More than 4,300 arrests were made after protestors across Russian cities condemned Vladimir Putin’s invasion of Ukraine.
Mass protests against the Russian invasion of Ukraine took place in cities across the world over the weekend, and in Russia thousands took to the streets to protest against the actions of their country's president.
The independent monitoring group OVD-Info, which has been sharing information about anti-war protest detentions since the start of the Russian invasion of Ukraine, say that there have been more than 13,000 protesters detained in 147 Russian cities since the start of the protests in February.
In their latest data round-up, OVD-Info, report that on the 6th March at least 30 instances of protestors being beaten were confirmed and state that it is "likely that this number is much higher". They also claim that detained protestors have faced torture at police stations:
"At the Brateevo police station in Moscow, detainees were hit in the face and head with bottles, kicked in the legs, kneed in the stomach, dragged by their hair and had sanitizer sprayed in their faces.
Additionally, in some police stations, including at the Brateevo police station, lawyers were not allowed to visit detainees."
The group also commented that there had "been known cases of police officers searching for protest videos on the phones of passersby in central Moscow." They claim that if a person refused to unlock their phone, they were then threatened with an administrative charge of disobeying the police.
During the protests over the weekend, thirteen journalists were also detained as protesters, say OVD-Info, despite attending on behalf of their journalistic work.
Russia has recently cracked down on media establishments and threatened to jail journalists that they deem to be spreading "fake" news on the armed forces. BBC Director-General Tim Davie criticised the Kremlin's new legislation, which he says, "appears to criminalise the process of independent journalism".
Anti-war protesters also took the streets in several other cities across the world, such as in Brussels, Paris, London, Budapest, Barcelona, Belgrade, Tel Aviv, Gdańsk, Zagreb, Rome, Sofia, Tokyo, Amsterdam, Mexico City, Lisbon and New York.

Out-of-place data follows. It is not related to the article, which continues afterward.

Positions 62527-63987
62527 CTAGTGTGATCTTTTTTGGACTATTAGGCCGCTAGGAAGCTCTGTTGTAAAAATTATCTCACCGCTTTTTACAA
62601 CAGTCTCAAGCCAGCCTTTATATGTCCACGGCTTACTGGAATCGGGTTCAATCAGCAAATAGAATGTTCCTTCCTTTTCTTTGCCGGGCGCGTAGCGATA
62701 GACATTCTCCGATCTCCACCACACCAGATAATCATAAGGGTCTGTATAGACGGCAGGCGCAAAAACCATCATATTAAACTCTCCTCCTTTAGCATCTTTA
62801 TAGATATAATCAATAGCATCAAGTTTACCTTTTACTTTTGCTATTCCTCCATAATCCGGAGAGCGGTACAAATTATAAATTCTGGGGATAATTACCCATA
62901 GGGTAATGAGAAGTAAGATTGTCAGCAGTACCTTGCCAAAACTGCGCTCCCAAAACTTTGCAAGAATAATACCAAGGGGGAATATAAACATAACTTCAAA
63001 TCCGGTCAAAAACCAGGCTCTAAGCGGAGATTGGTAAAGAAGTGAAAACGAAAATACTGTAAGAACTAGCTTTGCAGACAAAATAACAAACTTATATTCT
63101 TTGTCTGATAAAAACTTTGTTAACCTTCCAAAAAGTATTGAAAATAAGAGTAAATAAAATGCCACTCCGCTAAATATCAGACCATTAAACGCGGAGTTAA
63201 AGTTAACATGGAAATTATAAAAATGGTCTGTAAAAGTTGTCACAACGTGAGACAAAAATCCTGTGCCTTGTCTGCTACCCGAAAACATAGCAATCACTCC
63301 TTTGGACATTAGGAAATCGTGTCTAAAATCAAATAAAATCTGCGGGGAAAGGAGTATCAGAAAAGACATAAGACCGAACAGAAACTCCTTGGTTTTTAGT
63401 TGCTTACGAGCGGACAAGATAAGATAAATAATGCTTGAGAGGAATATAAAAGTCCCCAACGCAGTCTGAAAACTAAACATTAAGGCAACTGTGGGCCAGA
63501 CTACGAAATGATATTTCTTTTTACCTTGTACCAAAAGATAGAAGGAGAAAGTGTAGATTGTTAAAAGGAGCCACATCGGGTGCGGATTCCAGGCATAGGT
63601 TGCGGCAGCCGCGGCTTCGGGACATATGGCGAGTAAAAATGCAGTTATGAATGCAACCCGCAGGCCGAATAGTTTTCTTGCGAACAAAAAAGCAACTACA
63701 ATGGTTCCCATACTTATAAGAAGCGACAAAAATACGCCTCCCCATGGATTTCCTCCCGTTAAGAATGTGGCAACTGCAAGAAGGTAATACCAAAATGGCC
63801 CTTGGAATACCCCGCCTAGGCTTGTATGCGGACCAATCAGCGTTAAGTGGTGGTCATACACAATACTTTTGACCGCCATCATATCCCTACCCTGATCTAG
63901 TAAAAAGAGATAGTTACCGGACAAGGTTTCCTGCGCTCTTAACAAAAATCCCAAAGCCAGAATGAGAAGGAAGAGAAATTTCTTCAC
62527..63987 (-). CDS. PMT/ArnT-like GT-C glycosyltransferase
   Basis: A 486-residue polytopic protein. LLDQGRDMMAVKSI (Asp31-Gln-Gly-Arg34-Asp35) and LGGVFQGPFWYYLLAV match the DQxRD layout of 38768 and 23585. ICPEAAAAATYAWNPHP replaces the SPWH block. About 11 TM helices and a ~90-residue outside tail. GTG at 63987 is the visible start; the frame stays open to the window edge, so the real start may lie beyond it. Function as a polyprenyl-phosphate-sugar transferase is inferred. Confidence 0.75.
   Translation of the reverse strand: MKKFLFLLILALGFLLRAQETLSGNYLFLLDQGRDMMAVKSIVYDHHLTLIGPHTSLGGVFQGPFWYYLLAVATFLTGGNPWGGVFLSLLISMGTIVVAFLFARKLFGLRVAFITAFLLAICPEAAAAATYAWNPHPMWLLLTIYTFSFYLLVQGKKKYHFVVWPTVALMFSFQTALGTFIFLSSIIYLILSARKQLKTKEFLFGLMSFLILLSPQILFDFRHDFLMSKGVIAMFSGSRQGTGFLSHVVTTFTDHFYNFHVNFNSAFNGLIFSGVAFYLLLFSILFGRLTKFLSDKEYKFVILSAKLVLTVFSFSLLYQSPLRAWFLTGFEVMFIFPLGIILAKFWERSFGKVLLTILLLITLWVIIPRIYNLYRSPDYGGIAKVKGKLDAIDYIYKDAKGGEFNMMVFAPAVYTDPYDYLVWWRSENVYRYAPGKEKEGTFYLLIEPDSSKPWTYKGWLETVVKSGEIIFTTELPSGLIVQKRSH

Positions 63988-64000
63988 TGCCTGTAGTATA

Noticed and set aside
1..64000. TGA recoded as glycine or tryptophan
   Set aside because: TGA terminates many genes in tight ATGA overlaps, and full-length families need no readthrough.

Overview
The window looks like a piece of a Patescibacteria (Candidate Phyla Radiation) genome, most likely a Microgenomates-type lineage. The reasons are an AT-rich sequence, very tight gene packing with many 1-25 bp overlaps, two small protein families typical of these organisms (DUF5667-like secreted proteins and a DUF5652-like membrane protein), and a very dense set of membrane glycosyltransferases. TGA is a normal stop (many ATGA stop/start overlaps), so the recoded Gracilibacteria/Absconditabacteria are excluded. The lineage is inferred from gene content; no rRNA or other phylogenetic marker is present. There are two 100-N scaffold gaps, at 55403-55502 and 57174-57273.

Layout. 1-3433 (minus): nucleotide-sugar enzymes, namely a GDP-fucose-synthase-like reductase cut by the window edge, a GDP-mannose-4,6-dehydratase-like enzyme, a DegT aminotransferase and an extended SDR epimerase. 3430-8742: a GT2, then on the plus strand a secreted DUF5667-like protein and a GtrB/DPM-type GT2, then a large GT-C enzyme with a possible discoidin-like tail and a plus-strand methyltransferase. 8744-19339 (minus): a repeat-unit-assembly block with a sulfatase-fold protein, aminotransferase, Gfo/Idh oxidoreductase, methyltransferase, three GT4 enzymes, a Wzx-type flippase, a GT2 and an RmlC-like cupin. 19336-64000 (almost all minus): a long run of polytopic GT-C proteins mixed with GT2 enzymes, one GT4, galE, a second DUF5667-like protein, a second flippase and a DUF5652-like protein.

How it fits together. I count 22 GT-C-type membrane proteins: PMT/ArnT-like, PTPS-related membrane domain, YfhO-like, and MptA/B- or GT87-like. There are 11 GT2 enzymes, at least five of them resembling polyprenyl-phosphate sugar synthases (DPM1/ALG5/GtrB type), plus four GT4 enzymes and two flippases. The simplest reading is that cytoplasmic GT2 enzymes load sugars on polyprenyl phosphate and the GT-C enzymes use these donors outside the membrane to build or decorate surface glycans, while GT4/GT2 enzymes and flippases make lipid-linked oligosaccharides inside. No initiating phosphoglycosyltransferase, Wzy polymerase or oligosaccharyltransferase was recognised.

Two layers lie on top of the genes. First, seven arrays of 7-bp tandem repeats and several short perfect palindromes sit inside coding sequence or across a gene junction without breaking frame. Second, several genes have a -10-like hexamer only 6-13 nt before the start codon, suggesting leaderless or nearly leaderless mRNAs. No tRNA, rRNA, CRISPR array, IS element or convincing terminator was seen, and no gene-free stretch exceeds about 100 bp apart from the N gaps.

Days ago, the story and video footage of 90-year-old Yelena Osipova made it onto several news sites. A survivor of the Leningrad Blockade and a well known activist, Osipova was arrested in St. Petersburg for protesting the invasion of Ukraine.
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Amy Sedghi is a freelance journalist, specialising in health and fitness, travel, beauty, sustainability and cycling.
Having started her career in The Guardian newsroom working with an award-winning team, Amy's proud to have reported on a variety of topics, speaking to a range of voices and travelling far and wide to do so. From interviews on ski lifts to writing up breaking stories outside courtrooms, Amy is used to reporting from a range of locations (she’s even been known to type up a story in a tent).
She also loves being active, spending time outdoors and travelling - with some of her favourite features she’s worked on combining all three. Cycling and eating her way round the Isle of Man, learning to sail on the Côte d'Azur and traversing the Caminito del Rey path in Spain are just some of her highlights.
Covering a diverse range of subjects appeals to Amy. One minute she may be writing about her online styling session with Katie Holmes’ stylist and the next she’s transporting readers to the basketball courts of Haringey where she joined a group trying to lower knife crime in the capital.
While at university, Amy was awarded The Media Society bursary. Following her stint at the Guardian, Amy worked at Google and as well as writing for Marie Claire, she regularly contributes interviews, features and articles to National Geographic Traveller, The Guardian, The Independent, The Telegraph, Stylist, Refinery29, Glorious Sport, Cycling Weekly and Rouleur.
When she’s not writing, Amy can be found trying to get through her towering stack of books-to-read, cycling down at Herne Hill Velodrome or looking for the next place to eat and drink with friends.
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